The decision came on the last day the court was issuing opinions before a summer break.
The Census Bureau's own experts predict millions of Hispanics and immigrants would go uncounted if the census asked everyone if he or she is an American citizen. And immigrant advocacy organizations and Democratic-led states, cities and counties that challenged the question's addition argue it is intended to discourage the participation of minorities, primarily Hispanics, who tend to support Democrats, from filling out census forms.
Democratic-led states said they would get less federal money and fewer seats in Congress if the census asks about citizenship because people with noncitizens in their households would be less likely to fill out their census forms.
Chief Justice John Roberts wrote the Supreme Court's opinion in the census case, with the four liberal justices joining him in the relevant part of the outcome. Roberts said the Trump administration's explanation for wanting to add the question "seems to have been contrived."
The Justice Department had never previously sought a citizenship question to help enforce the Voting Rights Act, which protects minority voters' access to the ballot box, in the 54-year history of the law.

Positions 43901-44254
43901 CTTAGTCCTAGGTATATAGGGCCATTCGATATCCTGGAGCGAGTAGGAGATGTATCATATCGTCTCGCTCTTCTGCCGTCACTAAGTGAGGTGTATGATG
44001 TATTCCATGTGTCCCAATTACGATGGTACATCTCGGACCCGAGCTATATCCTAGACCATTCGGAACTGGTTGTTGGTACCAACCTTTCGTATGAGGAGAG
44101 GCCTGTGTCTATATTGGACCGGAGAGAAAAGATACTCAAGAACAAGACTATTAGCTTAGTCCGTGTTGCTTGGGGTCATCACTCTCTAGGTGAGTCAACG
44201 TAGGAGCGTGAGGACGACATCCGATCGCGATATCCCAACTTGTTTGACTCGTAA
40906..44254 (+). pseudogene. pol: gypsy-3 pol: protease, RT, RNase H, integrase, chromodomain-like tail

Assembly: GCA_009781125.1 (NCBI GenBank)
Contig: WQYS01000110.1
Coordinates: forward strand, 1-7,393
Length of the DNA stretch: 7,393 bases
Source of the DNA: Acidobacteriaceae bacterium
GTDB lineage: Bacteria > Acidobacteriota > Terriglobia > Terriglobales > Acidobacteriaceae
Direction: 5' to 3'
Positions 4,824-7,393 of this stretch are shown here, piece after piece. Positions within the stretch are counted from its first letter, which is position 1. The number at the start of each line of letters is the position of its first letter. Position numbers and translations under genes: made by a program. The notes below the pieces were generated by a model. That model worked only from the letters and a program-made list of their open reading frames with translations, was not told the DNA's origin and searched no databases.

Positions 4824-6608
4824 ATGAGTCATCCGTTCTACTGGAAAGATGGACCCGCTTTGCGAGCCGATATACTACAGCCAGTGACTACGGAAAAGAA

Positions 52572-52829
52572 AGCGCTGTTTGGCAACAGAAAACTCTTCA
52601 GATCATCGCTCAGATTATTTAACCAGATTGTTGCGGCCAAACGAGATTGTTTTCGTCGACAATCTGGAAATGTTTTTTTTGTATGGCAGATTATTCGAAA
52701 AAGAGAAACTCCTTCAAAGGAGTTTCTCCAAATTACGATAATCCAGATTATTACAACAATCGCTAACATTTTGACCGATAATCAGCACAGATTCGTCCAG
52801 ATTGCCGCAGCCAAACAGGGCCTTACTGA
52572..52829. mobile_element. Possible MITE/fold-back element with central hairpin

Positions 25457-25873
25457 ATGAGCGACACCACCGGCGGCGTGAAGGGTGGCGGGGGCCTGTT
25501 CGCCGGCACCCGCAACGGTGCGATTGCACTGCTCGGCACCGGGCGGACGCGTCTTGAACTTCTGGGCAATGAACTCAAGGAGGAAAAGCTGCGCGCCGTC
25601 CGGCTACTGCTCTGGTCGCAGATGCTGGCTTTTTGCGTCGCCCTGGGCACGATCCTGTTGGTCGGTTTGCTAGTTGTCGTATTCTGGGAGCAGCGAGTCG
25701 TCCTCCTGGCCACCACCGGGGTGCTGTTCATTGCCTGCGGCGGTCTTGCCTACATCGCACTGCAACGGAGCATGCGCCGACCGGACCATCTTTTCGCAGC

Roberts wrote that evidence showed Ross "was determined to reinstate a citizenship question from the time he entered office." The Commerce Department oversees the Census Bureau.
Roberts added that there is "a significant mismatch between the decision the secretary made and the rationale he provided." The court sent the issue of adding the citizenship question back to administration officials.
It's not clear whether the Trump administration could try again to add the question, providing a fuller explanation of the reasons for doing so. Opponents said that can't be done quickly and that the problems identified by the court could be hard to overcome, but they didn't rule out that the administration might try.
Evidence uncovered since the Supreme Court heard arguments in the case in late April supports claims that the citizenship question is part of a broader Republican effort to accrue political power at the expense of minorities, the challengers say.
The Constitution requires a census count every 10 years. A question about citizenship had once been common, but it has not been widely asked since 1950. At the moment, the question is part of a separate detailed annual sample of a small chunk of the population, the American Community Survey.
Baltimore’s Democratic mayor, Bernard C. “Jack” Young, praised the court’s decision. Young said cities like Baltimore — which has seen a big influx of immigrants in recent years — stood to lose the most if the citizenship question were included on census forms.
“While the legal battles to remove the citizenship question are not over, I remain committed to ensuring that every Baltimorean is counted and can confidently participate in the upcoming census,” Young said.
Baltimore Sun reporter Kevin Rector contributed to this article.